5. Pulmonary angiography. Like a right-heart catheterization, a catheter is placed through a vein in the neck (or groin) into the pulmonary arteries. This is done by injecting dye into the arteries and taking pictures. This test will confirm if chronic blood clots are the cause of the pulmonary hypertension and if PTE surgery would improve pulmonary pressures.
  6. Coronary angiography. Patients who are deemed candidates for PTE surgery and are at risk for coronary artery disease will also undergo this test to see if they have significant coronary artery disease (blockages in the arteries that supply the heart muscle with blood and oxygen). If the doctors identify significant coronary artery disease, they will typically treat it when they remove blood clots from the arteries in the lung.

What are the differences and similarities between CTEPH and other types of PH?

The symptoms of CTEPH are quite similar to those of pulmonary arterial hypertension (PAH) and the other types of PH. Chest pain may be a more prominent feature of CTEPH, particularly in those patients who have had scarring in an area of lung from a prior blood clot. The distinguishing feature of CTEPH is that it is the only type of PH that truly has a potential “cure” for those who are eligible for PTE surgery.

What are the treatments for CTEPH?

The therapy of choice for operable patients is a pulmonary thromboendarterectomy, or PTE surgery, a highly specialized surgical procedure that removes chronic blood clots from the arteries in the lung. Learn more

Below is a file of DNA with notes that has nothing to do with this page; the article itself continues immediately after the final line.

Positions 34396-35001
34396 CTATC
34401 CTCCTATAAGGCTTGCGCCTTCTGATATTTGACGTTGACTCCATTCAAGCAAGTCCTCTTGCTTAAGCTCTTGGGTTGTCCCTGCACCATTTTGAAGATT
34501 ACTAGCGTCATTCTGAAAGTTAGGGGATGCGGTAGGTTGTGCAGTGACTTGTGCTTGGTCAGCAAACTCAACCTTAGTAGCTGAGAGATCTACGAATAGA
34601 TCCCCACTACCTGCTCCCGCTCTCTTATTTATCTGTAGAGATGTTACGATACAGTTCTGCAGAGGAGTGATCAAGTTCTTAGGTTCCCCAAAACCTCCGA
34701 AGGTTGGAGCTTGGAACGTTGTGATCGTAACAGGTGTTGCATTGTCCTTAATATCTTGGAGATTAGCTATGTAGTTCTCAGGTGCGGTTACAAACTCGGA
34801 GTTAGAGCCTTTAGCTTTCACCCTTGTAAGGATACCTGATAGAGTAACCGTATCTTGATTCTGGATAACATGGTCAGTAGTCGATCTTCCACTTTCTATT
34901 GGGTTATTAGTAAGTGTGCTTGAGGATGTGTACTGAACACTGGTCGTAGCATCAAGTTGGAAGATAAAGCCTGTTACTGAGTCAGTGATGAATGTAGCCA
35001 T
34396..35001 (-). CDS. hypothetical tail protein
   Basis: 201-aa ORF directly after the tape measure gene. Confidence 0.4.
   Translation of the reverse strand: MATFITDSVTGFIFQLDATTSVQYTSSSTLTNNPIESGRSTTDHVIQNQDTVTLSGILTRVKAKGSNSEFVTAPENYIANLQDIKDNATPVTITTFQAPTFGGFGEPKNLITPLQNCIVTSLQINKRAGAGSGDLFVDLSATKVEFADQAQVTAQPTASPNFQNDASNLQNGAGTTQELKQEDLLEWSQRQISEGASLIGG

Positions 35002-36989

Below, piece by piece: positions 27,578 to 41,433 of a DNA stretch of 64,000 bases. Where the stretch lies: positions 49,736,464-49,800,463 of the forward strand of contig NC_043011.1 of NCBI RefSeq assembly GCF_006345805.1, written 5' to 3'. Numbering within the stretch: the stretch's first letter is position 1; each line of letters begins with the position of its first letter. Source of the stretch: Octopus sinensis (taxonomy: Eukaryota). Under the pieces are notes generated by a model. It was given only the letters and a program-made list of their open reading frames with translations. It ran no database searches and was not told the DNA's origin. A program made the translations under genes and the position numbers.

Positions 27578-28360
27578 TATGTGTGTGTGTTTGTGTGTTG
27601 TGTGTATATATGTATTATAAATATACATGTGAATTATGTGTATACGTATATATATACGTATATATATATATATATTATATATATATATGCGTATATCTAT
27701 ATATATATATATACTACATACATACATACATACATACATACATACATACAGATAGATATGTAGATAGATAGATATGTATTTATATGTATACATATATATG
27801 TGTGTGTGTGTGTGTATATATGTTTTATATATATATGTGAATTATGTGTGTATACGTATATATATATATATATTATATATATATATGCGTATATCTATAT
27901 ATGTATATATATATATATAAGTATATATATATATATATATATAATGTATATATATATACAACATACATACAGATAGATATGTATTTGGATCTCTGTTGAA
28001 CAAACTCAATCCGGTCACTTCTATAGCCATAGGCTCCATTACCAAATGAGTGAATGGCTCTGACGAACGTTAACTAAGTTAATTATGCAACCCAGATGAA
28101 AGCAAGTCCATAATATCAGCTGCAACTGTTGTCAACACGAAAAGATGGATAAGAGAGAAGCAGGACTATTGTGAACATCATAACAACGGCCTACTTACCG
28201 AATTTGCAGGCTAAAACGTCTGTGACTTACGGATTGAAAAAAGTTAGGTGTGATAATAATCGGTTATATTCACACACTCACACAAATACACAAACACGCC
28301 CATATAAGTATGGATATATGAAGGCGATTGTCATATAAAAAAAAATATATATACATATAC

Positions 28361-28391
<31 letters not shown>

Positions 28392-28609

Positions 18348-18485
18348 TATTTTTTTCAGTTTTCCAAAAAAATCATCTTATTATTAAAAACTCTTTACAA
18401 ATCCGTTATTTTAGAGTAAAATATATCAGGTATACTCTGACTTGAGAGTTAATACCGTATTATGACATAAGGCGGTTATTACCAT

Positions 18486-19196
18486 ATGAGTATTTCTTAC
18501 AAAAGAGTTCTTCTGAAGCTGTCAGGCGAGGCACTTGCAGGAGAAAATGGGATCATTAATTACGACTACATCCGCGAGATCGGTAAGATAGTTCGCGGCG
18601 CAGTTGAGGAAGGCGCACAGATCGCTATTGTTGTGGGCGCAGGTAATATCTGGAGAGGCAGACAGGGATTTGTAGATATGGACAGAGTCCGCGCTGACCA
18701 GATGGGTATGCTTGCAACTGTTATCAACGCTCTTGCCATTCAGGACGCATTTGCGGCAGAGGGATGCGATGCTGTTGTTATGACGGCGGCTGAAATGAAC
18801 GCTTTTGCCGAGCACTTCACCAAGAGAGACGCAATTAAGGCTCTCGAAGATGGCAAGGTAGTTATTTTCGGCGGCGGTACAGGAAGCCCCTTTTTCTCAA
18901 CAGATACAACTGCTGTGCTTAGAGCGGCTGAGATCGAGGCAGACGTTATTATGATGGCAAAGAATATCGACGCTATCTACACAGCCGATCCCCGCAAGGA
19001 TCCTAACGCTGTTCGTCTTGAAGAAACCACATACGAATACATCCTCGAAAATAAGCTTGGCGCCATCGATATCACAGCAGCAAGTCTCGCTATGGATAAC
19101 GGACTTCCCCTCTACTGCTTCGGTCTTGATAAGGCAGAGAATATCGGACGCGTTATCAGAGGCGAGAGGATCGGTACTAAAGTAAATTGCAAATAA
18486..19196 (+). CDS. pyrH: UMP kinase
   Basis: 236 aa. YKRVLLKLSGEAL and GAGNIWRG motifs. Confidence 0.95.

All CTEPH patients will need to be on a blood thinner, typically warfarin, for the rest of their lives. For patients who have prominent abdominal swelling and swollen legs, diuretics may be beneficial.

PH-specific medications have been investigated in CTEPH, though the number of patients studied is much smaller than those enrolled in PAH clinical trials. These studies have confirmed the safety of several therapies, and varying degrees of benefit. Medical therapies are mainly used for inoperable patients, or for patients who have residual pulmonary hypertension after surgery. If you fall into one of these categories, your PH team will work with you to choose a medication based on your disease severity, side effects, and other relevant personal factors. Watch Thromboembolic Disease and PAH: The Spectrum of Therapies.

Where can I find support?

One of our PH Email Mentors, Amanda, is available to talk about her experiences as a CTEPH patient and with PTE surgery. Contact Amanda@PHAMentors.org.

Join PHA CTEPH, PHA’s email group for patients living with CTEPH or having had PTE surgery. (Membership requires a free Google account.)

Connect with other patients on PHA CTEPH, PHA's Facebook Group for those affected by CTEPH.

This article was written by Gautam V. Ramani, MD, Assistant Professor of Medicine at the University of Maryland School of Medicine, and Myung H. Park, MD, FACC, Director of the Pulmonary Vascular Diseases Program at the University of Maryland Heart Center.

To review Conflict of Interest Disclosures for PHA's medical leadership, visit: Disclosures
Last reviewed: February 2012

 

Connect with a PHriend

Amanda

Amanda is living with CTEPH. She runs a local PH support group and works full-time. She is also a PHA PHriend - which means she is here to help and support you - if you have any questions or concerns about living with PH and lupus. Email Amanda today